The year was 1876.
Leong Fee, a 19-year-old from China, arrived on Malayan shores via an old freight to Penang, then a British stronghold, to seek his fortune. Having worked as a cook for six months on the island, Leong, along with 16 other Chinese immigrants, made their way to Epoh (now Ipoh), a small enclave of Malay huts between thick jungles and Perak’s Kinta River. Here, they were one of the first ‘Chinamen’, prospecting in mines for the ‘gold’ of that era – tin.
Having made it big as a tin miner, he founded the Han Chin Pet Soon Hakka Miners Club in 1893. It became an important social and cultural gathering place for the Hakka Chinese, a home away from home.
After many years, the place was abandoned for some time and left in a dilapidated state, with termites gnawing on the wood and pigeons roosting in its attic. Thankfully, it was bought over by a heritage club and opened as a heritage museum in 2015. Many of its fixtures have been restored, including some of the elegantly curved bay windows which were removed during a small renovation in the 1960s.
Visits are by guided tours (you’re not supposed to roam around on your own). It’s fascinating to hear Leong’s story, which is an extraordinary one of rags to riches, and understand the hardships and perseverance in the face of adversity that drove many Chinese, including my ancestors, to seek better lives far away from home.
The cream coloured exterior is elegant-looking and features beautiful decorated tiles with patterns of roses and peacocks. The colour combinations are vivid and bright.
You’re probably wondering what Han Chin Pet Soo means. While I’m not very sure what Han Chin is (probably just the name given to the building), ‘Pat Sou’ is Hakka for ‘villa’. It somehow got translated to Pet Soo over time.
Upon entering, visitors will be greeted by the main dining area, with a long wooden table laid out as if for a meal with old style mugs, bowls and cutlery. On both sides of the room are elegantly carved wooden chairs, as well as two large mirrors. The floor tiles are original, imported from Europe as was common among the wealthy back then.
There are also portraits of Leong Fee, his son (who took over management of the club after his father died) and other prominent Hakka clansmen along another side of the wall.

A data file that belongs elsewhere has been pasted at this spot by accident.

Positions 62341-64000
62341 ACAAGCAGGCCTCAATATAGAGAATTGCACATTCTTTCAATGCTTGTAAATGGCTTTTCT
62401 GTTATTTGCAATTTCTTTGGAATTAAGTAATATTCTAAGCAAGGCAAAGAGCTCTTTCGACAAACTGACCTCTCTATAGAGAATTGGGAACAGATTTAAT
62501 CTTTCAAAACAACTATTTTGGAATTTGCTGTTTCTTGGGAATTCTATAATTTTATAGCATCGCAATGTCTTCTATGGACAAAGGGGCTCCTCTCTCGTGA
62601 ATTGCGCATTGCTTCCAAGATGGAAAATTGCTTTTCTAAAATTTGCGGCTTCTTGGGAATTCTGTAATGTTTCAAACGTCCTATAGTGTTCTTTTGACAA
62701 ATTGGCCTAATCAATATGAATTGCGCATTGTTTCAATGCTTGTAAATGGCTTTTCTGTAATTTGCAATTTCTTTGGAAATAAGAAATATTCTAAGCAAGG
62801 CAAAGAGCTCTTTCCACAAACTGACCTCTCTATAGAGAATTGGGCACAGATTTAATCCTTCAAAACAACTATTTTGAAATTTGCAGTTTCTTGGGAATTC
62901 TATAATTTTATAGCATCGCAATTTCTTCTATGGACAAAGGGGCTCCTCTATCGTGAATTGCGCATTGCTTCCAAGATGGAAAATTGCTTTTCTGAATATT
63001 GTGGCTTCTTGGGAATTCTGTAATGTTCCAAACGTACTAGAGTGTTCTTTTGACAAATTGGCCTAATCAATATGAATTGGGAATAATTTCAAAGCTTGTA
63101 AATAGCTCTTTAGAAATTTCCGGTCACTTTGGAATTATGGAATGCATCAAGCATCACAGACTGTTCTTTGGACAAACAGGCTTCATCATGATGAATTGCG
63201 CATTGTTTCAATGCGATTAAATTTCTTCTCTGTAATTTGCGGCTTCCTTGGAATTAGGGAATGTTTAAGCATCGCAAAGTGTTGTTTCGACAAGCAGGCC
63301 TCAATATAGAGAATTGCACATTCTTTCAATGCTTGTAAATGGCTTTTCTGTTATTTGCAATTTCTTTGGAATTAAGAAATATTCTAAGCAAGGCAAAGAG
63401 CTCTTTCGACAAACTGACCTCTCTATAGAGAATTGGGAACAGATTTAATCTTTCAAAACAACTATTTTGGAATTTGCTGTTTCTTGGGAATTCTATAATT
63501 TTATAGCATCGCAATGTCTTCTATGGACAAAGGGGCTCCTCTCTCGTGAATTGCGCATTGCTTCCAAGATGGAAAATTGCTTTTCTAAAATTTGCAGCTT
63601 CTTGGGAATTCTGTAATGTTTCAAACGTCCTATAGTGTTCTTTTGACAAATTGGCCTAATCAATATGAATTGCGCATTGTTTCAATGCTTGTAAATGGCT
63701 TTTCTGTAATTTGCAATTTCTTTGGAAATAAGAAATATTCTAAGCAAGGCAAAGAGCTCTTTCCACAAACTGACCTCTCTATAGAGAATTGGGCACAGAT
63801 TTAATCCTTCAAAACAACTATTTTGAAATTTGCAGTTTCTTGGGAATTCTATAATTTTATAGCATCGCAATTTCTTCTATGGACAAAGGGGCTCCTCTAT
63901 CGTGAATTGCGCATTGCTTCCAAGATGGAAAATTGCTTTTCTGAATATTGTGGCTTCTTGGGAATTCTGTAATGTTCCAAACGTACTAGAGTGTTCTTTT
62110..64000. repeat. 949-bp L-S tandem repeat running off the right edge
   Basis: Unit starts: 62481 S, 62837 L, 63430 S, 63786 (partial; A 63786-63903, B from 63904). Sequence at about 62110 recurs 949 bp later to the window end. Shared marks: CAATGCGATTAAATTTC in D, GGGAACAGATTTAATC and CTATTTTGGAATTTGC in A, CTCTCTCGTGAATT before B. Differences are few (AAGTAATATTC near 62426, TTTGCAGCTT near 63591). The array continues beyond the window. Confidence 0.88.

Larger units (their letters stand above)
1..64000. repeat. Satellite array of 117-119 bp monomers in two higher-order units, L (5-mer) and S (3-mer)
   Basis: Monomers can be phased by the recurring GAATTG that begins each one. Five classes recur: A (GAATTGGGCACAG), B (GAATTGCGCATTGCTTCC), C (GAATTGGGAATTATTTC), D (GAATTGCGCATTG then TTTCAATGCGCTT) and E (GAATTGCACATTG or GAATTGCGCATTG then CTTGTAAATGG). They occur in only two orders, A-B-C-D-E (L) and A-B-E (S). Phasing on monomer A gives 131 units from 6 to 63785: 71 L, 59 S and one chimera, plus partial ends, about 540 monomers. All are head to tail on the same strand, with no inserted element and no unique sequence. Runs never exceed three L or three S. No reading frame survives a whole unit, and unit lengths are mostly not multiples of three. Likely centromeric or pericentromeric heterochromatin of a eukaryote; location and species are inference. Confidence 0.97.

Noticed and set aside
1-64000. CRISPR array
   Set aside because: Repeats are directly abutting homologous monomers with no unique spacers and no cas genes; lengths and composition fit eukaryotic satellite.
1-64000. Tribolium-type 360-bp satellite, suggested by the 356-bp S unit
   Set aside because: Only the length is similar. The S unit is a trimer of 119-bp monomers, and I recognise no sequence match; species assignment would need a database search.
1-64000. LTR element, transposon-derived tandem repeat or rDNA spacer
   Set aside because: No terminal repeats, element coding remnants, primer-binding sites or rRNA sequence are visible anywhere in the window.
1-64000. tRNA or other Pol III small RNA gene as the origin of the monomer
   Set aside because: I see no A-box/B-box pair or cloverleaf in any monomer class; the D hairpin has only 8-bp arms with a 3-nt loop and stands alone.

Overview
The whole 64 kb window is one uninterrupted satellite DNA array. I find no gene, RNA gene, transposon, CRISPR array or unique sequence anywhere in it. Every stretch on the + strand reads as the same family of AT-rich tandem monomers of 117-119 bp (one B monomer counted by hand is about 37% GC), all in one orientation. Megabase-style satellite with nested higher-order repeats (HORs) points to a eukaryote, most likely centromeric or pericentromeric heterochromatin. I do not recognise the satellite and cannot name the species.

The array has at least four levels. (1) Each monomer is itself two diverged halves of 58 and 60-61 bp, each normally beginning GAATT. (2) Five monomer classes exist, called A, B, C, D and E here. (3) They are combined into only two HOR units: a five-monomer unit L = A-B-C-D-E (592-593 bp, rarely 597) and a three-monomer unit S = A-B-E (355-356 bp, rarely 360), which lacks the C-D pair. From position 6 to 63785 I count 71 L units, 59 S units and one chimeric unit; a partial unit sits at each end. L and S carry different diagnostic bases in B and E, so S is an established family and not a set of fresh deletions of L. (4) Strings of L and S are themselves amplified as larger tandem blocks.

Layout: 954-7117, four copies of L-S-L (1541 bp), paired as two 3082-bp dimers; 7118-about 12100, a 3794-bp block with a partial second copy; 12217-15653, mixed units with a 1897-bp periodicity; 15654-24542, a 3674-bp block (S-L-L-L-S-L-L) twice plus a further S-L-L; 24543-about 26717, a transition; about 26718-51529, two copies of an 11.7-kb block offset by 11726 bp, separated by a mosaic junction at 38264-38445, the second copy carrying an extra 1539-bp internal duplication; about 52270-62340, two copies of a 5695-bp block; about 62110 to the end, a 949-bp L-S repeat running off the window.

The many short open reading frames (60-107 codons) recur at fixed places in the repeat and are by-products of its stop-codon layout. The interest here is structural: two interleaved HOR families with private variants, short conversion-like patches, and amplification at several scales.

From the outside, the building looks deceptively small, but it’s actually very long and extends way out back, with several floors. Moving on to the next area, the guide tells us about the rich tin mining history of the Kinta Valley in Perak, which was full of tin deposits. Some of the more primitive tools used for prospecting include bamboo containers, sampling sieves and magnets.
Tin was used as currency in the 18th century in the form of various animal shapes such as crocodiles, roosters, fish and turtles. There were also coins and other geometric shapes. Must have been a hassle to carry them around !
We cramped ourselves into a tiny room to watch a black and white documentary on the tin mining industry in Malaya, produced by Hollywood (yes, it warranted that much merit!). The docu explained the process of prospecting, traditional (dulang washing) and modern (tin dredge, gravel pump) extraction methods, production and shipping.
In the 1970s, Malaysia was the largest producer of tin, amounting to about 1/3 of the world’s production.
A scene put together showing the tools used in that era, including the gravel pumps which would shoot high energy water jets into a cliff in order to loosen up the soil. The murals are done by local art students.
The kitchen area. Before the advent of gas and electric stoves, people used firewood for cooking by placing them in niches within a stone counter. The fire was ‘controlled’ by a fan to make the flames bigger or smaller.
Some of the old utensils, which are no longer common in modern households – pestle and mortar, tiffin carriers, wooden rice buckets, etc.
The last room on the ground floor has been converted into a ‘town square’, showcasing various tin-related items during the hey-day of the tin-mining era. We came to this exhibit of a mannequin wearing a traditional costume and mum smiles. “Your grandma used to wear this to work everyday,” she tells me wistfully.